Random Denver Friends

Trip Start Jan 06, 2011
1
17
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Trip End May 24, 2011


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Flag of United States  , Colorado
Wednesday, February 9, 2011

We hadn't been in Denver since our one evening driving through in August of our very first year. Then, we had to keep driving, so we stopped in to see Kelsey's cousin Makenzie and friend Kevin for a short while. This time around, however, we had much more time. And Kelsey has many other friends in the area to visit. We don't know exactly why, but Kelsey can name about five people she knows in Denver. And they all came from Michigan or Ohio. I guess Denver just attracts the kinds of people that Kelsey likes. Hm.

Anyway, after a not-so-relaxing drive through the mountains (beautiful, yes--easy roads, no), we pulled up to Kelsey's friend Tim's house. He wasn't there when we arrived, but his roommate Andy and Andy's dog Daisy were there to greet us.

They have such a Denver bachelor pad. Their common room housed three substantial points of interest--a bike rack with two bikes, a pool table, and some in-progress construction projects. Nice.

Tim cooked for us that night. And, since he eats vegan, we had our first experience with tofu. Not too bad! Not chicken, either, but not too bad!

After dinner, we went out to a locally famous ice cream shop, Sweet Action.

The next day, Tim had to work, but he called and made lunch plans with us. We met him at Tokyo Joe's. It's a chain similar to Chipotle, but obviously serves Japanese rice bowls and dishes. Kelsey gave tofu another shot. I stuck with chicken.

Allow me to take this moment to discuss the culture of Denver. I promise, if I remember, it will tie back to Tokyo Joe's in a not-so-profound, but still worthwhile way. We easterners discovered that some of our perceptions of Denver were not accurate.
First, we thought Denver was kind of like a northern New Orleans--artsy, quirky, attractive to people who feel out of place in normal society. And though that may be true in part, the culture of Denver is not as open to the arts as we thought. Denver is predominantly, and will continue to be, sporty. It has the most extensive network of bike routes in the country. During the winter, the city plows the bike routes before many of the major roads in town because a large percentage of the population pedals to work.
Second, we thought Denver was in the mountains. Yes, this city beautifully nestled in the valley amongst towering Rockies, with ski resorts and trails filtering town to the bustling community below. No. Denver is an hour and a half away from the nearest ski resort. And on a clear day, you can kind of see the mountains from Denver if you look west and there's not a Home Depot in your line of sight. Really, Denver is simply not situated in the mountains.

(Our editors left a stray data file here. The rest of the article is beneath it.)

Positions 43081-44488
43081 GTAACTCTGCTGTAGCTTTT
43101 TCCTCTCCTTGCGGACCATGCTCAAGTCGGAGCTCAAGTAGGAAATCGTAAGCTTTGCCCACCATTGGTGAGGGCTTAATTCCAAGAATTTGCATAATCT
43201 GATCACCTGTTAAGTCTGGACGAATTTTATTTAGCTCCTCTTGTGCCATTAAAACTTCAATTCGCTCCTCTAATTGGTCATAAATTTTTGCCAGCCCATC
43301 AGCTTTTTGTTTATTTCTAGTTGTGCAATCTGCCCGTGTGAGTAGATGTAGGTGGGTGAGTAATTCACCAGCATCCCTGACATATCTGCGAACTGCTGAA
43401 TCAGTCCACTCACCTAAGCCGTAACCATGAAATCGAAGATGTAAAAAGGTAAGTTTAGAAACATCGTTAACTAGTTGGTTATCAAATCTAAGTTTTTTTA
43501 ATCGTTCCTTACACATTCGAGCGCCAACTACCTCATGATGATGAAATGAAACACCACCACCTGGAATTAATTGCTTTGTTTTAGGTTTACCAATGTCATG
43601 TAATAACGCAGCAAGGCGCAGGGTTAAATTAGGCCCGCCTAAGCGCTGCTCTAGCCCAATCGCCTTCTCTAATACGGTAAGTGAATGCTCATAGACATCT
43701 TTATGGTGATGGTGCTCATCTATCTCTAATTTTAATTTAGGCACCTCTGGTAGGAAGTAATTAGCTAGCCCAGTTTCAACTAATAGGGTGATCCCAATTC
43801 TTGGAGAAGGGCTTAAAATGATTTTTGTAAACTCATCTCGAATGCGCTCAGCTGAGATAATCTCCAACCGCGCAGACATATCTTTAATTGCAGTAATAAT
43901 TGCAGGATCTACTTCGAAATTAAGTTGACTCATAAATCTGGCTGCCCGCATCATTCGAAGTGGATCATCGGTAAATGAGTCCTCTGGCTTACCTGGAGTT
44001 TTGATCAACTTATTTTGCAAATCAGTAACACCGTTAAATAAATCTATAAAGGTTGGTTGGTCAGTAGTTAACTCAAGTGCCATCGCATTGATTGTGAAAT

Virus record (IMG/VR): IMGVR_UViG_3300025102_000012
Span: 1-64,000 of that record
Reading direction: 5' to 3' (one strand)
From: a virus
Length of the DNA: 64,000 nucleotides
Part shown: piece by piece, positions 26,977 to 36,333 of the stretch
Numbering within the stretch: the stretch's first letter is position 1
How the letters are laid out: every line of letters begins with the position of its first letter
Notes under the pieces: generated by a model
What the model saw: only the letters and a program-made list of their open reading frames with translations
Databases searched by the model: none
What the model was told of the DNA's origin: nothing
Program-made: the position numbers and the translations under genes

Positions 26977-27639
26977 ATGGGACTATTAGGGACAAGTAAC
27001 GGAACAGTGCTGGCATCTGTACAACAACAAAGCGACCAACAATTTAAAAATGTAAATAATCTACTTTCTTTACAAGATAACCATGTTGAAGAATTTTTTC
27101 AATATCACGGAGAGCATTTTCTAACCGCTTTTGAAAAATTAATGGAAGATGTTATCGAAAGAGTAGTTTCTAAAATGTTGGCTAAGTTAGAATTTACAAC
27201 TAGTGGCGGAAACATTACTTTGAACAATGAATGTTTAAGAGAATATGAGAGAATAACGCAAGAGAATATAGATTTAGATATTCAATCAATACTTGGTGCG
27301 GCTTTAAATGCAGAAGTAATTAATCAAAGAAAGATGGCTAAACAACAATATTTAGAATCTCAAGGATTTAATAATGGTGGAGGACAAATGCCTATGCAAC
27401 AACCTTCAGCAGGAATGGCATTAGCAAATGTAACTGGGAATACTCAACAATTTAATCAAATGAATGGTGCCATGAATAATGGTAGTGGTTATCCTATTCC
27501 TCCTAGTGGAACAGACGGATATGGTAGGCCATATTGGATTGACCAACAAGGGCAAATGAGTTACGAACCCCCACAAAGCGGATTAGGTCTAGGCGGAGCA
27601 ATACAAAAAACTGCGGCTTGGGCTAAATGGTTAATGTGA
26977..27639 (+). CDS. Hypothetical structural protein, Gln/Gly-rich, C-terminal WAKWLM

Third, we thought Denver was cold and snowy all winter, if not all year round. Also not completely accurate. Sure, they get snow and cold temperatures, but the majority of the winter days see temperatures in the 50s or even 60s. A blizzard is not uncommon, but its results seldom stick around for very long. A local teacher told us that they like to keep the rest of the country thinking that Denver is cold and wintry so that they can keep the nice winter weather to themselves. Hm.
Finally, since Denver attracts so many physically fit people (Colorado is the second healthiest state in the country, behind Utah), and since so many physically fit people eat healthily, you can walk into practically any restaurant and ask for a vegan version of the food. Even Taco Bell can alter their food to be vegan. Veganism (avoiding animal products--milk, eggs, etc) is so interwoven into the culture of Denver that food service doesn't even blink an eye at it.

That brings us back to Tokyo Joe's. And.. we could eat vegan there (I warned you that the tie-back wouldn't be profound).


Anyway. That's a little taste of Denver.

But our day was not over!

After lunch with Tim, we shopped for jeans for Kelsey at a nearby Kohl's. This was just in attempts to kill some time before dinner, when we had another date planned with Kelsey's high school friend, Kevin. He had gotten married since last we saw him, and so we were delighted to meet his lovely wife, Sarah.

We met at DeLite, a hip and funky little bar on the ecclectic stretch of Broadway with which we have gotten quite familiar. DeLite boasted a great happy hour special. Until 7:30 (a generous happy hour, no?), all food was half off. How awesome! For two people who don't drink, we were going to walk out of there with a fantastically inexpensive dinner. Their appetizers were exquisite, too. Our favorite was the Masa Fried Oyster Shooters with salsa fresca, smoked jalapeno aioli, cilantro and lime. It was the best thing we had put in our mouth in a long time, and they rivaled the oysters we first experienced back in New Orleans. Other items that found their way onto our table and into our mouths were Green Eggs and Ham (deviled eggs with pesto and bacon), Truffle Potato Chips with Maytag bleu cheese and Italian parsley, and a wonderful White Bean and English Pea spread with pita chips. All half price. Amazing.

For dessert? Guess what. Sweet Action again. We must have looked like regulars all of a sudden!

So.. that was our extended experience in Denver. Great food, great friends, great atmosphere. Disappointing lack of mountains. But we've enjoyed it. More than tofu.
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